Sunday, November 3, 2013

Teaching History in Italy

Villa Giulia, Etruscan Museum in Rome 
Rome is definitely  one of the best place to be a history student….or teacher.
Many years ago when teaching at international schools in Rome, 

vintage  photo with students 

the history books supplied from the USA practically ignored the Etruscans and Romans thus an ad hoc curriculum was created. Rome was our campus, our library, our textbook: Rome's Villa Giulia museum and Tarquinia and Cerveteri’s museums and necropoli  became extensions of the classroom for on site learning.
Etruscan bucchero  - reproduction by Mastro Cencio 
At Villa Giulia the  kids sat on the floor and spread  themselves out with notebooks, pens and pencils  to sketch artifacts  and fill in study sheets about the Etruscan civilization. 

The stern guards  were quite taken aback  then, but nowadays  this up close and familiar  way of  learning at  a museum is considered acceptable.

Palazzo Vitelleschi, Tarquinia's Etruscan Museum

For  Tarquinia  the best plan was to start on the  top floor of the museum  and work down to the entrance, skipping the “boring” rooms where   hundreds of black and red figure vases  were set in glass cases, including an entire room of  vases decorated with very graphic  erotic scenes.   


erotic vases  at Tarquinia Museum
Teaching youngsters about Roman civilization  involved difficult choices: should we go to  Castle Sant’Angelo, Ostia Antica or the Museum of Roman Civilization in EUR? 
model of the Flavian ampitheatre  Museum of Roman Civilization, EUR

 Lucky students who  visit the Colosseum, Pompeii and  Herculaneum at 10-15 years of age understand history in a deeper way and remember  it for the rest of their lives. A  fascination for  the past developed as a youngster occasionally becomes a life choice, a former student, now history professor at  Oxford, has told me.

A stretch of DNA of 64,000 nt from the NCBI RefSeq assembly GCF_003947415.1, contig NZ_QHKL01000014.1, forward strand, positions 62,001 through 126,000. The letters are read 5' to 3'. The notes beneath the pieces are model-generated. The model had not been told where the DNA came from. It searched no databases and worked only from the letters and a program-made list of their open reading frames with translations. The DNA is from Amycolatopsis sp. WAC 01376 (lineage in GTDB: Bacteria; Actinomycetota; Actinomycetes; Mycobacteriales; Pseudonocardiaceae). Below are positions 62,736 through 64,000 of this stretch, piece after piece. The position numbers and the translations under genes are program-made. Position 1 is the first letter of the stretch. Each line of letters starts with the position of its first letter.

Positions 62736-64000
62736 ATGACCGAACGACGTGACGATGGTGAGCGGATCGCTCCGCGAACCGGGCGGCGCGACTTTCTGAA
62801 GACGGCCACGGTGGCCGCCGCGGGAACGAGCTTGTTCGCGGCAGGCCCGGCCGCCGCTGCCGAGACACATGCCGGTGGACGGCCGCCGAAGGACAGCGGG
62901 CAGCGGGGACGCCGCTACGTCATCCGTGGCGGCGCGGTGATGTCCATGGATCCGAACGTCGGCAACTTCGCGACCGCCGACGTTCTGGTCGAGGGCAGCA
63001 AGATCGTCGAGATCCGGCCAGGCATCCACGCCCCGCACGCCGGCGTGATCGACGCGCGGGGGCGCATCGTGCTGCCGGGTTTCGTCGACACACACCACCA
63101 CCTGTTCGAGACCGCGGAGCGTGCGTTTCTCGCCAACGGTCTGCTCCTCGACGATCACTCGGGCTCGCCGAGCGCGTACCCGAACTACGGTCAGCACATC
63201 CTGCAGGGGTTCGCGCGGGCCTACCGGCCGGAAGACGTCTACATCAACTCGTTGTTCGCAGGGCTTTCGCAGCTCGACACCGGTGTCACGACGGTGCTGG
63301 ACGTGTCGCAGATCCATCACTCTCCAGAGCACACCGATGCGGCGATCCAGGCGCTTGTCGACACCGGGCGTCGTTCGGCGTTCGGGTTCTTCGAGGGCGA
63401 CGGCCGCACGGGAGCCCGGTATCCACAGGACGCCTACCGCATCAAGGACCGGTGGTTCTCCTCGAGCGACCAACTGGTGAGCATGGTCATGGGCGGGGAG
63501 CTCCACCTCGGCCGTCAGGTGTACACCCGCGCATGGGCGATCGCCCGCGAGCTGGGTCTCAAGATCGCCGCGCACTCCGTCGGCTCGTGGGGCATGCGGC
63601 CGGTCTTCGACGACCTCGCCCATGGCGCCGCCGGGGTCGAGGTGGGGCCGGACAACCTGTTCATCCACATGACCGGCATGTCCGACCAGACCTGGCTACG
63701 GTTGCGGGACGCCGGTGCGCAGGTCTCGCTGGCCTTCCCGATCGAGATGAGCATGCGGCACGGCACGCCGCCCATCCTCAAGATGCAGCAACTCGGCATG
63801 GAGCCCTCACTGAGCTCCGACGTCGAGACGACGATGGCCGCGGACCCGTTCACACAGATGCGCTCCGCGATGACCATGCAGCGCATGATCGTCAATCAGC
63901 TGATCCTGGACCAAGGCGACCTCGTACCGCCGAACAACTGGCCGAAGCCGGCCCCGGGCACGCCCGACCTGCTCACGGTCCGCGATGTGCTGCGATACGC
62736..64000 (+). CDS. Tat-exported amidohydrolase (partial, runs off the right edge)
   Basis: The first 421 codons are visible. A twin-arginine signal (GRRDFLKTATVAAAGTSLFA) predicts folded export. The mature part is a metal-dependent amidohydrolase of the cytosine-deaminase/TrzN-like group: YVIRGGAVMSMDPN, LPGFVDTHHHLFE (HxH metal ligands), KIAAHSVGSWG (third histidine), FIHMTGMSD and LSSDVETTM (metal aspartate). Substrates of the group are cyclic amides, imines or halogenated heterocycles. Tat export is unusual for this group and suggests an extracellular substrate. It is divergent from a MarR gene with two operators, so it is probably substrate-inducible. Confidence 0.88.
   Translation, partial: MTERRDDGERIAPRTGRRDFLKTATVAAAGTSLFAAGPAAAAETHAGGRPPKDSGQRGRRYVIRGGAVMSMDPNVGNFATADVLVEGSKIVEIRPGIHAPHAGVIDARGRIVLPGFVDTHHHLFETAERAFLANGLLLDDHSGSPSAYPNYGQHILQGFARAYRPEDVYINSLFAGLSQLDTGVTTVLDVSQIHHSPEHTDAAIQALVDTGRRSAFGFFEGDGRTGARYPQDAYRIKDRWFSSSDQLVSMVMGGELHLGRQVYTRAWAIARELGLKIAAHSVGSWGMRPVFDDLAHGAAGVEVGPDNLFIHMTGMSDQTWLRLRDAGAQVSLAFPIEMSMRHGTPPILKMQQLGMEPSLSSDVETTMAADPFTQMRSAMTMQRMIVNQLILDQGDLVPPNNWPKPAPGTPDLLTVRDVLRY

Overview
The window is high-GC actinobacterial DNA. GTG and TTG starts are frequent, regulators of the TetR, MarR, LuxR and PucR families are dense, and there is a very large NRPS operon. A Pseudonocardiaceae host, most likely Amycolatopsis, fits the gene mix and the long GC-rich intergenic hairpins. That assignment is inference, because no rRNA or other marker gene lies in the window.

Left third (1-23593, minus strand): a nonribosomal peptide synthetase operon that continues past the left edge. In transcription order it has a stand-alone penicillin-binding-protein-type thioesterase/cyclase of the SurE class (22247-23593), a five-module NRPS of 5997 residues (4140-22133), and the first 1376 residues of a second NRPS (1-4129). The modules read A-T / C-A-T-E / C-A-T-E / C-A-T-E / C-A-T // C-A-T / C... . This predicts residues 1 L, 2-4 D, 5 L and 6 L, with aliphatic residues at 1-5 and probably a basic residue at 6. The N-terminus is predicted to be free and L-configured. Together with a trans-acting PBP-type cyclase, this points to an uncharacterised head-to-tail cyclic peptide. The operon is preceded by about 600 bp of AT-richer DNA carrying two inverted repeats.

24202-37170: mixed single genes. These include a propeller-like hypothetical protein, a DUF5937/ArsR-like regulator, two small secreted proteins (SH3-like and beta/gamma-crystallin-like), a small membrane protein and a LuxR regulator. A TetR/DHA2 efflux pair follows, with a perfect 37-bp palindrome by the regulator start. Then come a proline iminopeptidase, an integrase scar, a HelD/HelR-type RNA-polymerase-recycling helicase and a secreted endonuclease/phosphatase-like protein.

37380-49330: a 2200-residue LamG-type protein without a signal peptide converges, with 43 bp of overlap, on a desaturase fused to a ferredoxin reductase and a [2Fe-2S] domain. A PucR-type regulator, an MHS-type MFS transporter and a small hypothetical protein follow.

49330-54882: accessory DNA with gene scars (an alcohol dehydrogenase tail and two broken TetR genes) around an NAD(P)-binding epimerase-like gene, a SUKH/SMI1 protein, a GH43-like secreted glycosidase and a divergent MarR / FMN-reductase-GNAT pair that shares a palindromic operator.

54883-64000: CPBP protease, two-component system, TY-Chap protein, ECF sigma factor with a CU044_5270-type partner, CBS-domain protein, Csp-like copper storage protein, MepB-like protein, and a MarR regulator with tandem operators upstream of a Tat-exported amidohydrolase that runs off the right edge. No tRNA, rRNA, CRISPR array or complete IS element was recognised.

cut away of Castle Sant'Angelo 



The best season for visits to Etruscan, Roman and medieval sites  in the Italian countryside  is  the winter  while the vipers are still hibernating and the sun’s rays are lenient. 
Cerveteri, one of  the top 10   Etruscan sites 
Independent travelers, students and teachers can find  more  practical tips for visiting  Etruscan sites in central Italy in 

the painted tombs of Tarquinia
 Pamela Haack ‘s  ebook which outlines information (how, when, where  and how much ) and includes  an excellent check list for trip planning
Happy exploring!

little known Etruscan necropolis of Norchia, 

Have you visited  any of the above places as a student or independent traveler?   

14 comments:

  1. Loved the Etruscan artefacts in Italy.

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    1. ISn't it wonderful to see Etruscan places up close? And as D.H. Lawrence noted, some of them are still walking around!! living history!

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  2. I've been to all of the places you mention - and would be delighted to return again (and again)

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    1. Judith, hope to see you on your next visit. Your book about your time in Rome reminds me that it is the personal encounters, not only the history and buildings that make a place special... looking forward !

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    2. Mary Jane, You expressed that well...it truly is the personal encounters and not only the history and buildings that make a place special! My thoughts as I have explored Italy...thanks!

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  3. I just added a vintage photo with students I taught....I recognize Elie Malouf, one of the Lazo brothers and Bruno Maglione...